Crossing the Digital Divide: Networking and career development for online learners


Olimpia Kaczmarczyk-Benoit 2015 MATD Graduate

So a while back, you decided to change careers. After a period of frustration and trying different things, you finally decide that the first step to a successful career change is to get a Master’s degree at Roosevelt University for example, in Training and Development. Congratulations! The first step on the journey to the new career is complete. But now what? You may ask yourself…How do I grow my network of colleagues and gain industry experience sitting on my sofa at home taking online classes? It is a valid question. It is an important question to ask if you don’t work in the new field and don’t have contact with other professionals in the field. You are ready to immerse yourself in a new career but where do you start? The good news is that all you have to do is to look around Roosevelt University and take advantage of what the school or your department has to offer.

  1. Career Development Center. Get off the sofa, and make your way to the Career Development Center and have the nice professionals look over your resume and help you rewrite it so that it reflects your new skills and abilities.
  2. Career Fairs. The Career Development Center organizes fairs on the campus and you should take advantage of this opportunity. Meet other job seekers and connect with potential employees. Even if you do not make job contacts, you will leave with a headshot (for free!) taken by a professional photographer that you can include on your LinkedIn page.
  3. Department blog. The Training and Development department has its own blog. You know that of course because you are reading this post but other departments are sure to have similar blogs where various topics pertaining to your field are discussed. The blog is worth visiting for many reasons besides getting the extra 5 points in some classes. Treat it as an additional source of information regarding current topics in the Training and Development field and a place where you may find a job. Check out the job postings often because you never know what opportunity may be posted there.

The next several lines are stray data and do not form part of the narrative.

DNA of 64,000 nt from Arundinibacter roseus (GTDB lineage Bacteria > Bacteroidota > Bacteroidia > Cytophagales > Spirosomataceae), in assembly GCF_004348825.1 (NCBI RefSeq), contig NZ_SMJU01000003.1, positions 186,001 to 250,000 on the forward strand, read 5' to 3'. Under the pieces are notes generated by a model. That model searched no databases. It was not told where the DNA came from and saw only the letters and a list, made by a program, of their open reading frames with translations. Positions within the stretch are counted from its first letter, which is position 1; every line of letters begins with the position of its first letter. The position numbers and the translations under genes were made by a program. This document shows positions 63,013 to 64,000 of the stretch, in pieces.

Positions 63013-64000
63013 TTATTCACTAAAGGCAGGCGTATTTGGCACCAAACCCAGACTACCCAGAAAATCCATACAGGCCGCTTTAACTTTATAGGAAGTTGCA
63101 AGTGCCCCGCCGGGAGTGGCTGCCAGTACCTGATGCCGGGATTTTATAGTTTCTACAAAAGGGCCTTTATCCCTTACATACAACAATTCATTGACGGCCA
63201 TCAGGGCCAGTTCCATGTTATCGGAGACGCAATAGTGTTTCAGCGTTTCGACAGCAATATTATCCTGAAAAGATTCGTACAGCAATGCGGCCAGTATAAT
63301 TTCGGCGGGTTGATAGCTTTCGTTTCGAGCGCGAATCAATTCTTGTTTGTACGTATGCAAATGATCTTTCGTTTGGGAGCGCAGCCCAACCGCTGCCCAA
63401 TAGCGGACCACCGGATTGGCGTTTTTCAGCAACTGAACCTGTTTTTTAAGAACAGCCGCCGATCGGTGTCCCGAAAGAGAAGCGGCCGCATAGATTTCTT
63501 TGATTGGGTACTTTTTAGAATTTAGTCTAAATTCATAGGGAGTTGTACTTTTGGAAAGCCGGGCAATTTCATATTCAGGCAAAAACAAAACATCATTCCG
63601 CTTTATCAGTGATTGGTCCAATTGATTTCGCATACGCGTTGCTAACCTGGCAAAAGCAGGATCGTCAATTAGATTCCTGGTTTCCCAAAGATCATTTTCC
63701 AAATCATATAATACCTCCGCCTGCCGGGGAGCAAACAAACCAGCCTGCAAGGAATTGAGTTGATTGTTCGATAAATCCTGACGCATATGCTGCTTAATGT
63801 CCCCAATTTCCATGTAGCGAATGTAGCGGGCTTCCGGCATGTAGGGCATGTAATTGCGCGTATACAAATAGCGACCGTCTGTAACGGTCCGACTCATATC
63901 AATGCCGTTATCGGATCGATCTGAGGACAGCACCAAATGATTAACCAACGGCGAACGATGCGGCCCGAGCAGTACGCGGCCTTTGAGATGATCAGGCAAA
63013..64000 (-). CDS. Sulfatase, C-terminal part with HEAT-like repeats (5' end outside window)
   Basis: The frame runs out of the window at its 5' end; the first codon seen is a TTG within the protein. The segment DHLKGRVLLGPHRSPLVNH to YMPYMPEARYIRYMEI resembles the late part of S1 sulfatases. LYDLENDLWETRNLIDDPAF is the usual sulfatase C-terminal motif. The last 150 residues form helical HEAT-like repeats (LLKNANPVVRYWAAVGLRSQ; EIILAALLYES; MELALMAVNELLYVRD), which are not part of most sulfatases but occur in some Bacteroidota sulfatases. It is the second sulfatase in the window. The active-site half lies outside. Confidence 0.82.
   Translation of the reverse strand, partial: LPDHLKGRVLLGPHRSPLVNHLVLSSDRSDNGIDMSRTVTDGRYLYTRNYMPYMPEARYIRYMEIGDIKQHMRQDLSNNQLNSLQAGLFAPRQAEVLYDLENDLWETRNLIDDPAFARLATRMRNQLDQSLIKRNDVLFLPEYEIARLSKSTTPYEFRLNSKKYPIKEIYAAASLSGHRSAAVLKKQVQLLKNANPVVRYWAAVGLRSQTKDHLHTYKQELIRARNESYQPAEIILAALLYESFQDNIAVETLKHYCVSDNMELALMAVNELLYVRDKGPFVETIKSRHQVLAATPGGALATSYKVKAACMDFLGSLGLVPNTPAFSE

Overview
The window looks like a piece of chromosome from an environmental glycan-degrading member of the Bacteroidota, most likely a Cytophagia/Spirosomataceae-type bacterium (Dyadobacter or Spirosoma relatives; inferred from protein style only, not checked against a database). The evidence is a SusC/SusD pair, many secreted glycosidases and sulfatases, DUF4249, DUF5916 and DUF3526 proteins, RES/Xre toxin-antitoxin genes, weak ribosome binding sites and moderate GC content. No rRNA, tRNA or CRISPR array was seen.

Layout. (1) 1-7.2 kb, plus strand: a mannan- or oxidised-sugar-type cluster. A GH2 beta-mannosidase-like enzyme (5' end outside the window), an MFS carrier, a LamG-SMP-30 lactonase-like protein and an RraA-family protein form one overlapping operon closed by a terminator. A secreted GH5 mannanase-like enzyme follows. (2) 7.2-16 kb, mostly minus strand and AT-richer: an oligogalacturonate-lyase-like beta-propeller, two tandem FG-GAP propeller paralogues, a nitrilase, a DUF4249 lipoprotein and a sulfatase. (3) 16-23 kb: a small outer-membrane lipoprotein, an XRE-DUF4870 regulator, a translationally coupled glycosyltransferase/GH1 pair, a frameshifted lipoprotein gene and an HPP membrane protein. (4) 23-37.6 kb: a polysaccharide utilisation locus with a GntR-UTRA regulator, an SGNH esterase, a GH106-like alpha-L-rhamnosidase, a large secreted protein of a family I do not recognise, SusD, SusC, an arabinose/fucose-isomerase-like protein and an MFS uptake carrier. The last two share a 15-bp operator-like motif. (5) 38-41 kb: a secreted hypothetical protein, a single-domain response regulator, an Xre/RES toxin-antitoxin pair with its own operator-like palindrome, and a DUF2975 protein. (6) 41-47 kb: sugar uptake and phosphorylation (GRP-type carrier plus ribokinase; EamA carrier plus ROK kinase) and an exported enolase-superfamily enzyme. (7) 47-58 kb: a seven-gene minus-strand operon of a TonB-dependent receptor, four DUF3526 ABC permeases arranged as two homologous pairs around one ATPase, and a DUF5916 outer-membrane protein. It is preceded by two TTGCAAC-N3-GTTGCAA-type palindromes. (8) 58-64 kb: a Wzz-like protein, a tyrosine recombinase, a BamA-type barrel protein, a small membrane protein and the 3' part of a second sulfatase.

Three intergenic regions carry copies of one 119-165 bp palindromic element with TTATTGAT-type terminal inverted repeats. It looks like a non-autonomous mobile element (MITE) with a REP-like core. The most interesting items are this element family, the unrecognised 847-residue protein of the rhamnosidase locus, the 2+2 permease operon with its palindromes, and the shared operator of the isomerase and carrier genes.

4. Reach out to your classmates. This seems like a simple piece of advice but just because you are taking online classes does not mean that you cannot create deeper connections with your classmates. Start building a circle of new friends and fellow professionals that can support you in your career choices

What other pieces of advice would you add to this list?

What have you found to be the most helpful in your transition between careers?

What is your most valuable piece of advice to help other find new jobs?



  • Thanks for the information, I wish I had thought of building a network with my peers when I first started this program, I am in my last two weeks and over the last 2 years I have encountered a lot of individuals that I would have liked to keep in contact with.

  • Thanks for your blog. I’ve heard about the career fairs but have not taken part yet. Since I’m nearing the end of my degree. I’ll look into this right away. Also, I was not aware of the headshots.